Liz Webster is the founder of Save British Farming, established to challenge the impact of Brexit on British farming and to oppose the decline in British food, animal welfare and environmental standards. Liz was also the lead plaintiff in the 2017 Article 50 court case vs. the Secretary of State for Exiting the European Union. Liz is actively campaigning to rejoin the Single Market and is a regular anti-Brexit commentator in the media.

Lisa Burton: Apart from rejoining the EU, what policy and legislation would you like to see from the current/future government to help farmers and encourage more food production?

I’d like to see a return of a Resale Price Maintenance Act (the Tories repealed it in 1964 when Tesco was beginning to expand). This stops middlemen and supermarkets from paying producers less than the cost of production. They have a similar mechanism in France. In 2020, the Tories decided to no longer recognise food as a public good and instead made the environment a public good. This means farmers now receive public money for environmental work/projects. However, farmers believe we should produce food AND look after the environment. 

Additionally, and worryingly, this new policy is ensuring there are more factory farms, which are also getting larger. Paying farmers to park-keep whilst enabling lower-standard food production/imports to increase is greenwashing! We would like to see a return to food being seen as a public good.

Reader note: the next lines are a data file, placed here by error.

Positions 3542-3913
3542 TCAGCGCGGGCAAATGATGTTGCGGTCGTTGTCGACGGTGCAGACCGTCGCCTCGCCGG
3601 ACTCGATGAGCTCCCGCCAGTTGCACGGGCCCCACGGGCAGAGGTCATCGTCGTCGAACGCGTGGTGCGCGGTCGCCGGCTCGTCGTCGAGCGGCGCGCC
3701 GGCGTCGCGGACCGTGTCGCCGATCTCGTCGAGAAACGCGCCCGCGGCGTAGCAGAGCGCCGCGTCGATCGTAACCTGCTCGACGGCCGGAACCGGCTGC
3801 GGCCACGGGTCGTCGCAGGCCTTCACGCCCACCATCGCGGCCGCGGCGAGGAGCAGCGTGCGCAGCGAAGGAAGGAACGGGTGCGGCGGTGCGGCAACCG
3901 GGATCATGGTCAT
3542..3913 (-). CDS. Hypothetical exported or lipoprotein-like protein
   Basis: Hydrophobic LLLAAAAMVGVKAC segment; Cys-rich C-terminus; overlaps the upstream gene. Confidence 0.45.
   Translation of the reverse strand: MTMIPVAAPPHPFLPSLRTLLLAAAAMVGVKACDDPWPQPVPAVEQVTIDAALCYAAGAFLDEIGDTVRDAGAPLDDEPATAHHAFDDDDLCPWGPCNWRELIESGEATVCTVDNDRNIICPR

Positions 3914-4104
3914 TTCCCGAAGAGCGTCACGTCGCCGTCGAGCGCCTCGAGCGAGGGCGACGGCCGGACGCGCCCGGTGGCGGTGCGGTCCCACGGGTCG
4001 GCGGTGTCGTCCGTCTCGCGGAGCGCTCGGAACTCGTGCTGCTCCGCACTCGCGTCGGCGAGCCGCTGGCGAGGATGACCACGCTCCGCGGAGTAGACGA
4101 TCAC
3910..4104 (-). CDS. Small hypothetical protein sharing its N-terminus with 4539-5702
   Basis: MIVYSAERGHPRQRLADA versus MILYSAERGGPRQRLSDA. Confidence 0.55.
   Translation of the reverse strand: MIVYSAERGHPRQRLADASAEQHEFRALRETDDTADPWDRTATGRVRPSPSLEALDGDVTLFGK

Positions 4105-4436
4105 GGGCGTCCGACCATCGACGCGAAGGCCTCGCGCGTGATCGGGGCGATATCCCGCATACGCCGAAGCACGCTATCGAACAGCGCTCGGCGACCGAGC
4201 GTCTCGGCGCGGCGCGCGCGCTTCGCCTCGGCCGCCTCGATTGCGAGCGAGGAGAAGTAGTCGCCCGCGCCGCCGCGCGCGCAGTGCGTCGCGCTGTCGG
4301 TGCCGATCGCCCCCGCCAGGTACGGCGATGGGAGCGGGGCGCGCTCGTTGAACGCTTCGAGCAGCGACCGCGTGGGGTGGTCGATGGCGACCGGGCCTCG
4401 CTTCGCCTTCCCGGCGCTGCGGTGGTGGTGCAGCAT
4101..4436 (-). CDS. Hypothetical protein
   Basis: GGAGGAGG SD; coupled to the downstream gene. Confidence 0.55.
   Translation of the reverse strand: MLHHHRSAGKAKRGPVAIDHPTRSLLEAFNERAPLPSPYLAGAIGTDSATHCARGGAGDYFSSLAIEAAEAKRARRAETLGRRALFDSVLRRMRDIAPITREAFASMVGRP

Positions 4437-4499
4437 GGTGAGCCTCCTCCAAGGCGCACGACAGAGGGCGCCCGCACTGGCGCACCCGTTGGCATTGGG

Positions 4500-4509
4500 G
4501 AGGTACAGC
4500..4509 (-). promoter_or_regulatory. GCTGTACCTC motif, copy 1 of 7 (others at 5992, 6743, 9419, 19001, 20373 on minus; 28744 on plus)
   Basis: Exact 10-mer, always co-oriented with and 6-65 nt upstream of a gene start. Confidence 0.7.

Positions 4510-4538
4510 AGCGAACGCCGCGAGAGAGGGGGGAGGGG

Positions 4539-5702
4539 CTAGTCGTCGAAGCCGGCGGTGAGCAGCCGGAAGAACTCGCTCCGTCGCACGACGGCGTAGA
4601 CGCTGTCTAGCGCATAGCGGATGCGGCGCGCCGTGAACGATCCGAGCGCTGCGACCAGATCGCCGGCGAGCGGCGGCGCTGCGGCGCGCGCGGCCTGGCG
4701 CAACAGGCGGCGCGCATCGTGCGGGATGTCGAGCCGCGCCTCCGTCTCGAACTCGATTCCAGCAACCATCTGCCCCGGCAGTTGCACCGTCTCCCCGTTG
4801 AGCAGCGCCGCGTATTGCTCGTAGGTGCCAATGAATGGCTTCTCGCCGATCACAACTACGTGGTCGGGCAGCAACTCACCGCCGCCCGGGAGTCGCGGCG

Ruth Woodhouse: Has Labour outlined its plans for supporting farmers if it gains power at the next general election?

Labour have been clear about their Brexit plans for securing a veterinary agreement. I see this as anchoring the Brexitanic. Keir Starmer (in Canada last September) disclosed they don’t want to diverge or lower standards. This is a clear indication that Labour are committed to work for closer alignment with Europe. In addition, Save British Farming have been asked to give evidence to the Rural Policy Group APPG, and to sit on a working panel for a Labour think tank to make policy which will be supplied directly to the Shadow Cabinet. This has given us huge confidence and optimism after 14 years of governance which has been anti-farming.

Over the last four years, Shadow Farming Minister Daniel Zeichner has worked with us, so we feel optimistic he is listening to us. No government survives a food crisis and for sure the Tories have done their best to cook one.


Michael Soffe: There appears to be a widespread misconception that the farming community voted for Brexit. If that is the case, is there now a feeling of regret? If the contrary is true, how do you combat this misconception?

The farming vote on Brexit was split and it’s actually impossible to work out the exact vote. The farming community is actually very diverse, from livestock market employees to farm managers, labourers to farm owners and tenants, as well as suppliers of agricultural goods. Harper Adams University did some research on this and found the vote was actually more about geographical location and education level/age.

The Leave campaign successfully harnessed farming and fishing, and our Union Jack, for their campaign: it’s important we fight to get this back from them. Not all fishermen voted Brexit either!

It is very disappointing that remainers attack Brexit voters and say silly things like, “You reap what you sow”. Destroying British food sees the poorest suffer hardest. It also doesn’t help bring us together by blaming voters. We need to find a place where we agree to find solutions, not blame people – of course we can blame the Tories and Farage, etc! But ultimately Brexit is a war on our food, freedoms and protections, and that is a war on us all.